Office workers compose one-fifth of the nation’s workforce, so determining what they spend going to work, during the business day and immediately after work prior to returning home can provide a better understanding of the opportunities that exist for retail, restaurant and service establishments in proximity to office parks or buildings.
Those were the findings of a new survey, “Office-Worker Retail Spending in a Digital Age,” from the International Council of Shopping Centers (ICSC).
• Office workers account for approximately one-fifth (20.5%) of the U.S. workforce — or 28.5 million people.
• Office workers spend about $195 per week on all expenses associated with commutation and purchases on goods and services made within the vicinity of their office building.
• In markets deemed to have ample retail offerings, total spending was about 2.5 times higher than in markets deemed to have limited offerings.
• The average weekly spending on goods and services is about $102 per week. Of that figure, the highest is grocery stores at close to $20 per week, followed by discount stores at a little more than $10 per week.
• The largest single cost incurred by office workers is on transportation, which accounts for approximately 18% of total workweek expenditures.
• Online personal spending accounts for 15% of the typical average weekly expenditures, though this fluctuates greatly by market (with suburban having by far the highest total share of online spending).
“The study revealed that significant opportunities exist for some types of retailers, restaurateurs and service establishments, given low sales penetration rates with office workers,” said Michael Niemira, chief economist and vice president of research for ICSC.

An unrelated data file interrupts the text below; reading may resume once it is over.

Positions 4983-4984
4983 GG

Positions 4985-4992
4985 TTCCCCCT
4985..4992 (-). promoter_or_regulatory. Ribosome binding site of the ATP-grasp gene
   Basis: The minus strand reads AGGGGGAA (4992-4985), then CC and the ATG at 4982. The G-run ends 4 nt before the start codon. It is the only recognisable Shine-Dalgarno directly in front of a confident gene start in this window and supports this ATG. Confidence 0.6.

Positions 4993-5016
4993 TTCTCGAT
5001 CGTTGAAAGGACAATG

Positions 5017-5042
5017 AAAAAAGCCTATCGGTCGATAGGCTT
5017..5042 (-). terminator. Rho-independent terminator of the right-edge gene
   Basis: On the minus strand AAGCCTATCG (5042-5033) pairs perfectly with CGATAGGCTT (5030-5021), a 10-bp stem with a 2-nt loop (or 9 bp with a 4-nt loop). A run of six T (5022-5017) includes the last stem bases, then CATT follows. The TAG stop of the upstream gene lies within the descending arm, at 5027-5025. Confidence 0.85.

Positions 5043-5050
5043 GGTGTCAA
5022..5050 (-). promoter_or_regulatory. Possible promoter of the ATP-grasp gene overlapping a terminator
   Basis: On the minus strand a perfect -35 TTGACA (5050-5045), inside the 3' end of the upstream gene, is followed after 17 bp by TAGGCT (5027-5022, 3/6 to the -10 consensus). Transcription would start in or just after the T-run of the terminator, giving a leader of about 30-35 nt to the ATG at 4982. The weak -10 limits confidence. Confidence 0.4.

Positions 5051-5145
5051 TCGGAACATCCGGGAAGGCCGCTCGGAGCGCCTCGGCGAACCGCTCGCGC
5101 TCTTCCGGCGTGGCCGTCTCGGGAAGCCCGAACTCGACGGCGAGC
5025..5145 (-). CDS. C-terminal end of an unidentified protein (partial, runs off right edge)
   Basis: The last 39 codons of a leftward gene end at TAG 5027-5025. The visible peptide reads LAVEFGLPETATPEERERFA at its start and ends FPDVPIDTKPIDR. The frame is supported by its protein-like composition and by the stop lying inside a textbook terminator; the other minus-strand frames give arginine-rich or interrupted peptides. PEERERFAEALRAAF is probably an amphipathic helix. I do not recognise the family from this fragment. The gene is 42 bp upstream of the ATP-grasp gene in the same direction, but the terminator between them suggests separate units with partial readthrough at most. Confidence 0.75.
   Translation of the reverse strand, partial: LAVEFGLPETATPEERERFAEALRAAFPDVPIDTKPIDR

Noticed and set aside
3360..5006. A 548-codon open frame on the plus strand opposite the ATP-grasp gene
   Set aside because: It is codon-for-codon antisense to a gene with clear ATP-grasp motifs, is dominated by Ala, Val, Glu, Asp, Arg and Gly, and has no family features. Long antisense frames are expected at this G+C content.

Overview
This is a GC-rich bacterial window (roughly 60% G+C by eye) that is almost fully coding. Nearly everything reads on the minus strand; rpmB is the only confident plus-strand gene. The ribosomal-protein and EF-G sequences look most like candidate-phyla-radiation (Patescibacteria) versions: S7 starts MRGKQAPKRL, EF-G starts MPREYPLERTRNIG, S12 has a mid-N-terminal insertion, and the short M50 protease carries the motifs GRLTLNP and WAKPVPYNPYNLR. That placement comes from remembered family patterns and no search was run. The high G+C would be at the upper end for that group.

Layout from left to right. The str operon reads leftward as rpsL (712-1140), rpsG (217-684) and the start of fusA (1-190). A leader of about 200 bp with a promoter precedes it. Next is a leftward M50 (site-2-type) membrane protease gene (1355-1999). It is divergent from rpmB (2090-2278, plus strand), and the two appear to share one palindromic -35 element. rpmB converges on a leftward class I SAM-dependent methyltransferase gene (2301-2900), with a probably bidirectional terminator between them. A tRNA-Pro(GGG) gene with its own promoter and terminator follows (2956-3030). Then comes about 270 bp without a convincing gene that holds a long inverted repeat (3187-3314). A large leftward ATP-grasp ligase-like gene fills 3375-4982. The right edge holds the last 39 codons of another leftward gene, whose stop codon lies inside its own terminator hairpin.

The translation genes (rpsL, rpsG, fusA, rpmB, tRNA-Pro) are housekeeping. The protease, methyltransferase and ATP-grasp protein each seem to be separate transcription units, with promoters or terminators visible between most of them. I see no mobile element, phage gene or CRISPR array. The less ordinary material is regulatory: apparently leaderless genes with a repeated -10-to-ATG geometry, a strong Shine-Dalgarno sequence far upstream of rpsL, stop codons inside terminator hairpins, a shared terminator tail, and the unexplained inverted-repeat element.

The study found office worker spending on goods and services, and on meals, generates $184 billion during the course of the year. Moreover, office worker spending increases by approximately 140% in markets with ample retail offerings from those with limited options, suggesting that there is potential for additional offerings in these limited areas.
“The office workforce is an opportunity market that could provide a significant payoff for retailers, restaurateurs and managers of service establishments that increase their offerings to this segment of the population,” said Niemira.
Assuming there is no change in the average spending profile of the office worker, each one percentage point increase in share of spending by the office worker group will generate $2.7 billion in additional aggregate sales revenue for local businesses. It also will produce nearly $125 million of additional local sales tax revenue.
The distribution of office worker spending between the types of geography has some noticeable differences. The highest spending is by suburban workers, who spent $227 per work week on average; urban workers spent $166 per work week; while small-town or rural workers spent the least, at $143 per week.
The online spending is also worth noting. In that category, the share in suburban and rural markets is about 18% and 16%, respectively; while in urban markets, the share of online spending for total work-week expenditures drops dramatically, to about 8%.
Therefore, an opportunity exists for suburban and rural market retailers to leverage that distribution channel by providing the ability to order online in the morning and pick up at a physical store in the afternoon — for example.
For the complete report, “Office-Worker Retail Spending in a Digital Age,” visit www.icsc.org/srch/rsrch/wp/index.php and use the login ID (1177584) and password (press2002pass).